This morning in The New York Times, Clyde Haberman finally gets around to complaining about all the ads you have to sit through before a movie. (You can read the column here—registration is required, but it’s free.) There’s nothing really new here, although Clyde does register the gravity of the situation (a Connecticut lawmaker calls it “one of those universal kinds of issues”) and lets readers offer possible solutions.
He writes: “Some readers suggested shouting back at the screen, something that is already being done on occasion in New York. Boycott the concession stands, others said, and let theater managers know about it. Better yet, a New York woman wrote, defy theater bans on bringing in your own munchies. Demand that the sound be lowered, a few people said, or that the lights be left on so you can read and tune out the unwanted intrusion.”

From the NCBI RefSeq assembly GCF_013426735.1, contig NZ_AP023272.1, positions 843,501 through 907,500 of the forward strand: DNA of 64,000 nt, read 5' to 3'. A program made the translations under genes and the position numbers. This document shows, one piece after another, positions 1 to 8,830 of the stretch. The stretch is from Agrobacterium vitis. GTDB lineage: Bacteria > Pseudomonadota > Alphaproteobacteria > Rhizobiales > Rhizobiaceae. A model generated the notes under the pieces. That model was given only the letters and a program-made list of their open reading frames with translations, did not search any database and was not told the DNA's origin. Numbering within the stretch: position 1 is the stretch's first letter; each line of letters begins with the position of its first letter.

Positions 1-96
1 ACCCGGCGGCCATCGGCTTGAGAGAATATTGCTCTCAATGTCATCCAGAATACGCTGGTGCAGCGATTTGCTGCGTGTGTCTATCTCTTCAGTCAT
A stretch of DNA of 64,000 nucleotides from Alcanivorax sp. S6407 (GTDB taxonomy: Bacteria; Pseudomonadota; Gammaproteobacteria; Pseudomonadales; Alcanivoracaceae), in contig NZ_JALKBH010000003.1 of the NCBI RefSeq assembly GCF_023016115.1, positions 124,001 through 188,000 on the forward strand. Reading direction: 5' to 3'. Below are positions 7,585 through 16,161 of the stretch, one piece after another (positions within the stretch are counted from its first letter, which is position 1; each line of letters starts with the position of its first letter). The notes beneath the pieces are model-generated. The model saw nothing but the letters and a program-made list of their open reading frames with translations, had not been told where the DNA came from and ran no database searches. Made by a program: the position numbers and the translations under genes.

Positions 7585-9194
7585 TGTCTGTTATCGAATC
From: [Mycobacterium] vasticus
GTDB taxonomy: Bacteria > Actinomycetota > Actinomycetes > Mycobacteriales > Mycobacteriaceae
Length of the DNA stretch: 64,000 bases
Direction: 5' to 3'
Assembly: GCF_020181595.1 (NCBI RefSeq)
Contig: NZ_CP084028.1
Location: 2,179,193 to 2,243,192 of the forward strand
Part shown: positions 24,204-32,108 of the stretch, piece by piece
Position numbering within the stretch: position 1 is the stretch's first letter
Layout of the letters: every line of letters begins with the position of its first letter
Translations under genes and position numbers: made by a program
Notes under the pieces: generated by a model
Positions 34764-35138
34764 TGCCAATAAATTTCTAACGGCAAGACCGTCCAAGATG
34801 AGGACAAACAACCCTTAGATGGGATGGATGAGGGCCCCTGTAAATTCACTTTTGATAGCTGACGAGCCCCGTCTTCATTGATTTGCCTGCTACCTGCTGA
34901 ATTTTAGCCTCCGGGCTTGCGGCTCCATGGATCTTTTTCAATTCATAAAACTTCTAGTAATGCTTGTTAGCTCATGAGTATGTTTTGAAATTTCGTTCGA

In the end, Haberman endorses the idea that theaters should post separately the starting times for the commercials and previews and for the film itself—something that apparently has been done in France. “We could call the new truth-in-advertising system freedom time,” he writes. “Many moviegoers would certainly feel liberated.”
—Posted by Tim Nudd
Photo: The New York Times